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Barcelona terrorist attack: what we know so far

Spain’s second-largest city is the latest European target.

Fourteen people have died and many more have been injured in three terror-related incidents in Catalonia, Spain, including yesterday’s attack in Barcelona.

Around 5 pm local time on Thursday, a person driving a white van slammed into pedestrians in a crowded tourist area of Barcelona killing 13 people and injuring more than 100 from 34 different countries, authorities said. At least one victim is from the United States. Fifteen are in serious condition, 23 are moderately hurt, and 42 have other ailments.

The van driver remains at large and appears to be unarmed, officials said. But police have so far arrested four suspects in connection to what they are calling a terrorist attack. One of the attackers is from Melilla, Spain and another is from Morocco; the nationalities of the other two are still unknown.

Police say the four suspects did not have any prior connections to terrorism-related events, but Spain’s President Mariano Rajoy said the attack was the result of "jihadist terrorism."

Further, the identities of the driver, suspects, and their motivations are still to be made public. ISIS has taken credit for the attack through its official media outlet, but police have not said whether the terrorist group was actually involved in any way.

Javier Zarracina/Vox

Around 2:30 am local time on Friday, authorities killed five terror suspects in the coastal city of Cambrils. Police believe they were planning an attack there and may be connected to the earlier strike in Barcelona. A woman who sustained injuries during the Cambrils incident died Friday morning; about five others were injured. The terrorists were wearing belts with "simulated explosives," law enforcement said, and also wielded an ax and knives in the car they were found in.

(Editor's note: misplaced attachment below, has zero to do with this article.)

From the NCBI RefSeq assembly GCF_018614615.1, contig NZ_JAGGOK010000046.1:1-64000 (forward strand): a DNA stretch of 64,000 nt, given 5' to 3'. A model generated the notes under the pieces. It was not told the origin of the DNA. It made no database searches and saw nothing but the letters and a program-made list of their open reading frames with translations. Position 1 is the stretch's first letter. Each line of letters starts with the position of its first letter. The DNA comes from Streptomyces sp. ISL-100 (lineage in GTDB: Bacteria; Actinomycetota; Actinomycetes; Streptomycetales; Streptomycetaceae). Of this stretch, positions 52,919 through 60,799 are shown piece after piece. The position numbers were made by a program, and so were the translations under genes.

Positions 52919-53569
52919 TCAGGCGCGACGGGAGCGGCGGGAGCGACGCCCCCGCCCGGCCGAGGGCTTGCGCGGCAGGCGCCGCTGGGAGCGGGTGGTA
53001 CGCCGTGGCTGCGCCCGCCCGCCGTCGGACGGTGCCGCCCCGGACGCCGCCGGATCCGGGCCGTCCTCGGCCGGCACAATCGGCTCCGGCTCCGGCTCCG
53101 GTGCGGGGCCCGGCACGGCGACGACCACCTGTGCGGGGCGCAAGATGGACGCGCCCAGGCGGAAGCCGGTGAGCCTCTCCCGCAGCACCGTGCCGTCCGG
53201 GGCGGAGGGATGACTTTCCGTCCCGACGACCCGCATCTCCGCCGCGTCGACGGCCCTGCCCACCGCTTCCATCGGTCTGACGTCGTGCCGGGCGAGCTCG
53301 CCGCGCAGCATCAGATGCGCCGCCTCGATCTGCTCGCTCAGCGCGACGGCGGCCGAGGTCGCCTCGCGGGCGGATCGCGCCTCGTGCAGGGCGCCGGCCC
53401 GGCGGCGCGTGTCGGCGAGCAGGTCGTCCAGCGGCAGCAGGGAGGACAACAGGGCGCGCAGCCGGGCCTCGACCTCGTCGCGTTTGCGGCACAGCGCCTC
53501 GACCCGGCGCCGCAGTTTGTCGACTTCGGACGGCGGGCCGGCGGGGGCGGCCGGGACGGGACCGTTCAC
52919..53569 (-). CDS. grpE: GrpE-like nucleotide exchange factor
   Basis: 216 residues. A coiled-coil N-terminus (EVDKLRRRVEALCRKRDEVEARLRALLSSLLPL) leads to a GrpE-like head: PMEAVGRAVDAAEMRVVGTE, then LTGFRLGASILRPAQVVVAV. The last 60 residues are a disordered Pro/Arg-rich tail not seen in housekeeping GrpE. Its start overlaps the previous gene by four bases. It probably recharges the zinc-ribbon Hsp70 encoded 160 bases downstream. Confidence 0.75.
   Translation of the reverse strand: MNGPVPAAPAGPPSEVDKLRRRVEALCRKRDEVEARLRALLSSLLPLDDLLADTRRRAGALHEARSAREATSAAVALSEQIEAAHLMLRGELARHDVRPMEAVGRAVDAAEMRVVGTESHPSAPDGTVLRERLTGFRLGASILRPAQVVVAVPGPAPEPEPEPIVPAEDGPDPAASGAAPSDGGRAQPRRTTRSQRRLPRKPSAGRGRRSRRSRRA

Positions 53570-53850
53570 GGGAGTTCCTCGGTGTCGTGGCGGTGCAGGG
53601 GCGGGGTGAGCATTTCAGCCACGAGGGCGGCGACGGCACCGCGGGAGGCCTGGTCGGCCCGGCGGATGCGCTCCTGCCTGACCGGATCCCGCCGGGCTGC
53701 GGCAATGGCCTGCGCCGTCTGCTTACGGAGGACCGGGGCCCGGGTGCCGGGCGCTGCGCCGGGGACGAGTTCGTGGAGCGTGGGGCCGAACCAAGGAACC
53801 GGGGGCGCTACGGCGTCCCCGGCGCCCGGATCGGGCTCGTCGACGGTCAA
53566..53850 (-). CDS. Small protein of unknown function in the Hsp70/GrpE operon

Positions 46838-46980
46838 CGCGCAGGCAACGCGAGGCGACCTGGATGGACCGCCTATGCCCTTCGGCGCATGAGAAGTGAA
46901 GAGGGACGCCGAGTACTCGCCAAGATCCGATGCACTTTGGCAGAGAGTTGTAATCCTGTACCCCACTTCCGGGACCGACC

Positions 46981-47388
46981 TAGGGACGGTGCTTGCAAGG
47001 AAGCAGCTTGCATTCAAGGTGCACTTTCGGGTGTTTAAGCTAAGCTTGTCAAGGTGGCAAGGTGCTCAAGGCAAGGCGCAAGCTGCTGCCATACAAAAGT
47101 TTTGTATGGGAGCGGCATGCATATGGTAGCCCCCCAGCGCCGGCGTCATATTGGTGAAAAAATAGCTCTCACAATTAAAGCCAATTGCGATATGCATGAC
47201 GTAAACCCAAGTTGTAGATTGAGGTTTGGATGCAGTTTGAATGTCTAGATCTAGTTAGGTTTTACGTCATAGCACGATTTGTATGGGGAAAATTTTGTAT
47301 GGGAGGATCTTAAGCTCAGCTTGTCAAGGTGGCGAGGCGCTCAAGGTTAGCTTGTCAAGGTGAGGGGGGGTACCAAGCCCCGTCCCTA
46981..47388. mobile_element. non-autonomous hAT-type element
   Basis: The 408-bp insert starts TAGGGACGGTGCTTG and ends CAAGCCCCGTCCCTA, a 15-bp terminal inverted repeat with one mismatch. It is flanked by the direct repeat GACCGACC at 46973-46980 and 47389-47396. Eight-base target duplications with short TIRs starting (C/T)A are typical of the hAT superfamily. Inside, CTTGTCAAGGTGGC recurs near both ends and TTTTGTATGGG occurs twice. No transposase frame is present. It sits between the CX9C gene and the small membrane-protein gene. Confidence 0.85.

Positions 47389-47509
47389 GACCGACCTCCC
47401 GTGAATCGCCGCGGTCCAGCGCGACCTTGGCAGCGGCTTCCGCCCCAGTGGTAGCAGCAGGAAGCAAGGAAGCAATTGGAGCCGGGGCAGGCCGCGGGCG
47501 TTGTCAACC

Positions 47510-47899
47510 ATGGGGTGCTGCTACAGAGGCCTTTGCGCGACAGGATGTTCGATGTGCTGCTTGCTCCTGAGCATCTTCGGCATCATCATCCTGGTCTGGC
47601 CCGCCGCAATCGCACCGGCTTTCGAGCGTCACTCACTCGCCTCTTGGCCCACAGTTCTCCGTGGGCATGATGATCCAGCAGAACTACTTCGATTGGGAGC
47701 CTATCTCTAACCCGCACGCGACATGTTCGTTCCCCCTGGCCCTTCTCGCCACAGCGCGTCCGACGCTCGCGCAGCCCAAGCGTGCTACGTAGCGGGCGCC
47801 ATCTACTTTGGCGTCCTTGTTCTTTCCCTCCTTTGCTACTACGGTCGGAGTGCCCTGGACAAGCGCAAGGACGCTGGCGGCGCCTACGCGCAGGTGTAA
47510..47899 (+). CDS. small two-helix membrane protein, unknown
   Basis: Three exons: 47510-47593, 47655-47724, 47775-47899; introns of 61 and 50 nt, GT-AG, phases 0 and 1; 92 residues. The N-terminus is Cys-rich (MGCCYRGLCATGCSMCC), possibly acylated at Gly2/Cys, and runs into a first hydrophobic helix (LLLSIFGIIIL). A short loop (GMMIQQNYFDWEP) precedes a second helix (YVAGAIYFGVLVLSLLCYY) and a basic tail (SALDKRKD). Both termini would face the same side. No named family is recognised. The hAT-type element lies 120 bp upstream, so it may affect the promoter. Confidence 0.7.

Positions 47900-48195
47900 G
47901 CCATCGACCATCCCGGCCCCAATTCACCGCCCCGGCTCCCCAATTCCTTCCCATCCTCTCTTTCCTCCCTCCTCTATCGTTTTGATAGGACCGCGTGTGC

Authorities are also looking into an explosion at a house in Alcanar, which is about 125 miles southwest of Barcelona, that took place before the Las Ramblas attack. One person died in the incident. Police currently believe the Barcelona and Cambrils incidents were planned in Alcanar — linking all three events.

Another driver knocked down two police officers at a checkpoint on Barcelona’s outskirts. It remains unclear if that incident was related to the Las Ramblas attack.

Rajoy is now in Barcelona to coordinate with officials there, and members of the local government’s Crisis Cabinet have met to decide what further action is required.

In a personally written tweet, Rajoy sent out a unifying message to Spaniards: “The terrorists will never defeat a united people who love freedom in the face of barbarism. All of Spain is with the victims and their families.”

Spain’s King Felipe VI put out an even more forceful message: “They are murderers, simply criminals that cannot terrorize us.”

President Trump released a statement on Twitter condemning the attack almost immediately:

The police have also said that there is was no other attacker holding hostages in a nearby bar, despite local media reports claiming so.